Fire billows from two southern California fires -

Fire billows from two southern California fires

Fire billows from two southern California fires. Fires continued to ravage the dry California landscape through July and mid-August 2016. The Moderate Resolution Imaging Spectroradiometer (MODIS) aboard NASA’s Aqua satellite captured this true-color image on August 14.

Although moisture-laden clouds hang over the Pacific Ocean, the only hints of moisture over California are the low clouds (fog) creeping over the coastline and a thin bank of clouds over the mountains in the north of the image. Three large hotspots, marked in red, can be seen in California and one in Nevada. Each red hotspot is an area where the thermal sensors on the MODIS instrument detected heat signatures that, in this case, mark actively burning fire.

Fire billows from two southern California fires and then blows to the northwest. The southernmost fire appears to be the Mineral Fire, which ignited on August 9 and had consumed 7,050 acres in Fresno by August 15. Cal Fire reports that the fire is 95% contained and has destroyed one residence and one outbuilding.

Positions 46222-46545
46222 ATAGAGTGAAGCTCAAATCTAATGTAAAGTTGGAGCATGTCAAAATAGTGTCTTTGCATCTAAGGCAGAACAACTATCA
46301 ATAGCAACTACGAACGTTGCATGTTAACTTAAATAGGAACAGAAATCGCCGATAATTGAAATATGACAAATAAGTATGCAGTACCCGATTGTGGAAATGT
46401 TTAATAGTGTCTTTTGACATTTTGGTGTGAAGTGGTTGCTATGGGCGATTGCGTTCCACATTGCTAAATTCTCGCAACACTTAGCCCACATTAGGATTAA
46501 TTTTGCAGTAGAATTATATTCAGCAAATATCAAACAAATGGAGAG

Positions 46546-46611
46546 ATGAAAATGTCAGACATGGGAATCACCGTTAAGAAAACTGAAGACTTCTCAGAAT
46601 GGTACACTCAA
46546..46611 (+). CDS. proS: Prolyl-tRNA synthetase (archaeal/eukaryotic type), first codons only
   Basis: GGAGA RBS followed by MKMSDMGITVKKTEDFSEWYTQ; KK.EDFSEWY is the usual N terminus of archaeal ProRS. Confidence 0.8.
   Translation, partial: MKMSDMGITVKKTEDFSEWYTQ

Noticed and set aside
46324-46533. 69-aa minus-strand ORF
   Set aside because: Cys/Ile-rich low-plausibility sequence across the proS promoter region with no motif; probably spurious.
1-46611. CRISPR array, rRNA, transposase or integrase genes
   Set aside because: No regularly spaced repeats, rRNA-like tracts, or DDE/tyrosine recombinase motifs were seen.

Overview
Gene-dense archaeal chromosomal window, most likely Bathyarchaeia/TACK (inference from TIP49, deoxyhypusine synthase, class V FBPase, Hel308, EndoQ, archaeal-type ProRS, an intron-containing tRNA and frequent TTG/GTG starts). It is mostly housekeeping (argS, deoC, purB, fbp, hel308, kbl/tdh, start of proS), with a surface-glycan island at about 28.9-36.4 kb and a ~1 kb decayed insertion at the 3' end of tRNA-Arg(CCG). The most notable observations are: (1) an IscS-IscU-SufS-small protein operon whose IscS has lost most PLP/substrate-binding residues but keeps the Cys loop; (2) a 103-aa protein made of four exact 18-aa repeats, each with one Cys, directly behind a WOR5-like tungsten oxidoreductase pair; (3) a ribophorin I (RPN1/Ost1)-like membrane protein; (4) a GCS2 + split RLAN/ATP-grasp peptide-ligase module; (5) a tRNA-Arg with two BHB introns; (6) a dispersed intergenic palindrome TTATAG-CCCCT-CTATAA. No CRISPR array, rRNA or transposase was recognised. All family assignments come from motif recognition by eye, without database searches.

Northwest of the Mineral Fire, the Soberanes Fire continues to burn in chaparral, tall grass and timber in steep and inaccessible terrain in the Big Sur area. Ignited on July 22 by an illegal campfire, the fire has scorched 72,556 acres as of August 14, according to the Inciweb Incident Information System. The fire has been 60% contained and has destroyed at least 57 residences and 11 outbuildings. High temperatures combined with low humidity is expected to continue high-fire risk conditions, which will hinder control efforts.

The red hotspot that sits the farthest north marks the Clayton Fire. This fire was first reported on the evening of August 13 near the community of Lower Lake, about 100 miles north of San Francisco, and the cause is under investigation. Gusting winds and tinder-dry vegetation combined with high temperatures and low humidity set the scene for rapid growth. On August 14 the fire more than doubled in size, and by August 15 Cal Fire reported that over 4,000 acres had been burnt and the blaze was only 5% contained. Over 175 buildings have been destroyed with about an additional 1500 structures threatened.


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